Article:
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Thread: Help with urban design grad schools and private sector

  1. #1
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    Help with urban design grad schools and private sector

    I am currently completing my bachelors in Geography and am applying to graduate programs in urban planning. I have lingering doubts about future career possibilities. These questions assume acceptance into graduate schools (PennDesign, Cornell, Virginia).

    First, I should say that I am specifically avoiding government work for what I see to be an extremely limited role: planner as city agent. I would like to work in the private sector and/or the non-profit sector and see my designs actualized and built or bad policies made better.

    My undergraduate training is a concern, however. I know it is traditional to list geography among the fields that urban designers matriculate from. However, I am wondering if these individuals are filling predominantly GIS roles (I don't want to be the GIS guy that creates the computer model of someone else's design). Is there a desire/need/opportunity for human geographers within urban design or is the absence of formal architectural training an immediate hindrance career-wise? Will design roles in private firms be filled exclusively be architects? Will I be able to make substantive design contributions within a private firm or advocacy group?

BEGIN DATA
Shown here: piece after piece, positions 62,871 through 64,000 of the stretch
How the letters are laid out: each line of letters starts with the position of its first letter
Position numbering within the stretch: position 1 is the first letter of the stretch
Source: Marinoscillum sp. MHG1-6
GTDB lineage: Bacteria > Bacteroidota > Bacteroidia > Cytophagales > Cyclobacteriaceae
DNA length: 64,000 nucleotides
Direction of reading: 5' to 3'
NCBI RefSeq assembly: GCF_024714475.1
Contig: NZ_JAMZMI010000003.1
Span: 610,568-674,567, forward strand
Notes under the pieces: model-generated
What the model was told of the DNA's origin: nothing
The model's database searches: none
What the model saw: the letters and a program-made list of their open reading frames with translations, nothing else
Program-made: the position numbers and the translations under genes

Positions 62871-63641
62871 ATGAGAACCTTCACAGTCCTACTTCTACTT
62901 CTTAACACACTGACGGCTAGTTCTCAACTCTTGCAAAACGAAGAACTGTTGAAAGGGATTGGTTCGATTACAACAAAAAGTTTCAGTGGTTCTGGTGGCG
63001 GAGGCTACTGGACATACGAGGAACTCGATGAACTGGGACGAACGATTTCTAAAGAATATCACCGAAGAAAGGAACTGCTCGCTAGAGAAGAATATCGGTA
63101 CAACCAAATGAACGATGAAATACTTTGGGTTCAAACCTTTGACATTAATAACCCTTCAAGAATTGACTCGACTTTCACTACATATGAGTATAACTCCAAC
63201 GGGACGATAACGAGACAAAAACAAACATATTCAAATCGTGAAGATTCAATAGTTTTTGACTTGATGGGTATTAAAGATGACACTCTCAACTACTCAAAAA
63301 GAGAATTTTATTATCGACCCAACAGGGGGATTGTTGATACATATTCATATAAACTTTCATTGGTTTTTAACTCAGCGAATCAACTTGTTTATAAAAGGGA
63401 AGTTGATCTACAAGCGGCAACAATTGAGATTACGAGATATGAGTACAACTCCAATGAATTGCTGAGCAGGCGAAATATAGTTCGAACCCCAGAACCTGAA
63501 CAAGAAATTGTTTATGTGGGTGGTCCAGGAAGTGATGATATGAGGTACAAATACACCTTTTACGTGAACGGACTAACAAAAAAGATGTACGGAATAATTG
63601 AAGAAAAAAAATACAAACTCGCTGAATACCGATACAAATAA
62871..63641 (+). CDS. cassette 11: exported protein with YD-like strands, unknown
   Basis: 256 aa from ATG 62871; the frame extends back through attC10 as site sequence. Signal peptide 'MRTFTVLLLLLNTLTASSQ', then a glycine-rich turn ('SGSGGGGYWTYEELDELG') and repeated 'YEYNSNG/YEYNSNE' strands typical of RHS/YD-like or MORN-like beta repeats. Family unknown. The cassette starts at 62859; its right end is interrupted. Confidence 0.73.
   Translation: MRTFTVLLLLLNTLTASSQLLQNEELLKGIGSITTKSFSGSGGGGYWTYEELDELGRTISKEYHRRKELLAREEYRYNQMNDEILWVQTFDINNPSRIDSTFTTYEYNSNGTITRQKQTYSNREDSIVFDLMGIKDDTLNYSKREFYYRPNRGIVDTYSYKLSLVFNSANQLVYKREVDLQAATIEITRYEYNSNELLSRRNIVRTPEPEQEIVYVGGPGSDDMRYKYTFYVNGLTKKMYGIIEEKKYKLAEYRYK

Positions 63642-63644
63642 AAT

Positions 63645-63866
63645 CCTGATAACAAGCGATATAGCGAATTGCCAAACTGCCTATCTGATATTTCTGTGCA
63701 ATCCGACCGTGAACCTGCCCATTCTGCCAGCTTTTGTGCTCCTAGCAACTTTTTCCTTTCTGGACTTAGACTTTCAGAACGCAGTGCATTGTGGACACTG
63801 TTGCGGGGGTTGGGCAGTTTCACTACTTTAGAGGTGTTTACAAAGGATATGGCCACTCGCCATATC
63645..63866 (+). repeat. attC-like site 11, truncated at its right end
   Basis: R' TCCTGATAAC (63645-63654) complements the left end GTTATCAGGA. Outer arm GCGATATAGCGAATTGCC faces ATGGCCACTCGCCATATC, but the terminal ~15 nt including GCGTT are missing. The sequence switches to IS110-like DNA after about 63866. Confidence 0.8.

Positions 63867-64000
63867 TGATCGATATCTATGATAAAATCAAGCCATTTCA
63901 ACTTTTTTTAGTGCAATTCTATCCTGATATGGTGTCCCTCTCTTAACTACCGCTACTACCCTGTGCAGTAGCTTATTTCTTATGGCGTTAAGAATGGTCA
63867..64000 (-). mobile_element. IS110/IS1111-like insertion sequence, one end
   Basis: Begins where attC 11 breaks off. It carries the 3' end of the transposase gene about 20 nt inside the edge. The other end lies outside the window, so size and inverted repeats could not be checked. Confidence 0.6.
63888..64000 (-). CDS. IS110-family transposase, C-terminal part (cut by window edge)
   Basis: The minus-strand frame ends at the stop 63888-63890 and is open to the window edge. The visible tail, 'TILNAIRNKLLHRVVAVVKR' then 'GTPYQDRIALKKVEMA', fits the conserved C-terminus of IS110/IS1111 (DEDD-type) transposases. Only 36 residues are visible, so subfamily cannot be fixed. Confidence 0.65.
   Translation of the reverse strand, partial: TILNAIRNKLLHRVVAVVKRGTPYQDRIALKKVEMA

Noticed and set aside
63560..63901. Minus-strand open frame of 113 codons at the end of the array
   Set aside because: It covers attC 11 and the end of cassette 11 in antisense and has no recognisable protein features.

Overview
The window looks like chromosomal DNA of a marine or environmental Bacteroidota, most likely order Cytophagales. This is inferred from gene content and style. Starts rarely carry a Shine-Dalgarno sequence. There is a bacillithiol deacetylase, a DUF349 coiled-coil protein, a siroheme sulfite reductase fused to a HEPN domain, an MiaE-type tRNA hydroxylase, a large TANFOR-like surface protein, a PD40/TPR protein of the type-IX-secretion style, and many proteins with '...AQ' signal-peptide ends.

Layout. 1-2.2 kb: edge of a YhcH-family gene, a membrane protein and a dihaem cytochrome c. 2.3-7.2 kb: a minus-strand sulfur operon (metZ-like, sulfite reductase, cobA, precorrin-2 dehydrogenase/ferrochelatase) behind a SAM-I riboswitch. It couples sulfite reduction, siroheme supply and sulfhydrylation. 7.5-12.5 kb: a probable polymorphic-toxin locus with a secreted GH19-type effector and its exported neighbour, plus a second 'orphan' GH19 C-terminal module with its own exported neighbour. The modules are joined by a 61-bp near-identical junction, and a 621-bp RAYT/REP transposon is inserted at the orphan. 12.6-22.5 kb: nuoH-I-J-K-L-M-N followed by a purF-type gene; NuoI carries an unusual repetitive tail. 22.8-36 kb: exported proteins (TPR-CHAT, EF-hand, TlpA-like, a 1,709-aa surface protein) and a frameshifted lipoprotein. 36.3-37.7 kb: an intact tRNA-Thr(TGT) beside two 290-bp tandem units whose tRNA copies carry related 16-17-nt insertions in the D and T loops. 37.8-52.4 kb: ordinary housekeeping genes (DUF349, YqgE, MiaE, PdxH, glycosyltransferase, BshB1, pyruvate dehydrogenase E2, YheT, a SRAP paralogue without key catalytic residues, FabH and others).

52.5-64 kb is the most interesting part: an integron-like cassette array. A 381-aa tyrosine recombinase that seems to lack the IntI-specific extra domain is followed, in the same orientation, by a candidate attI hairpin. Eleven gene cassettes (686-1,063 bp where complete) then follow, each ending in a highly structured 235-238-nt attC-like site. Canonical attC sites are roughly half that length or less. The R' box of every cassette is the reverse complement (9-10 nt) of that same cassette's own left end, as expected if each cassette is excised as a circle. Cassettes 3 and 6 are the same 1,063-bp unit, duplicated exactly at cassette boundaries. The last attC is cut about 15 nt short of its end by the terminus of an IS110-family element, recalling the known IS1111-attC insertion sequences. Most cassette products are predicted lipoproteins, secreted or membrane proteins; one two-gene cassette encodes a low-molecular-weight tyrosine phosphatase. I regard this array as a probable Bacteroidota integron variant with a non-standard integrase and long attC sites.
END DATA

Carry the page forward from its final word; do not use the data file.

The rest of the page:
2. #2
    Cyburbian
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    I work on the private sector side of planning, but I am not immune to the politics/bad policies that sometimes keep projects "on the shelves". I love working in the private sector, but I think it's equally important to gain experience working in the public sector (you are probably going to be working with the public sector or developers when you are working as a consultant). In terms of seeing your designs implemented, I think that depends partly on your training, your previous experience, and mostly market demands and luck of the draw: you could work for a firm where you are cranking out specs for the rest of your life or work for another firm and play a bigger role in master planning, site design, redevelopment, etc.

    What do you want to do as a designer? GIS is a very important tool that can be used in the design process. There is always a need for mapping: some firms place a higher premium on it than others. However, there is no subsitute for designing by hand and it's advantageous to learn both manual and computer ways to design.

    Design firms usually hire architects, landscape architects, and "urban designers" to do most types of site design. Engineers and surveyors also play an important role. How strong is your design portfolio? Do you have internship experience working in a design firm? What other skills do you have (drawing, sketching, mapping, GPS, etc.)?

  3. #3
    NIMBY asshatterer Plus Richmond Jake's avatar
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    Quote Originally posted by TrueGreenCore View post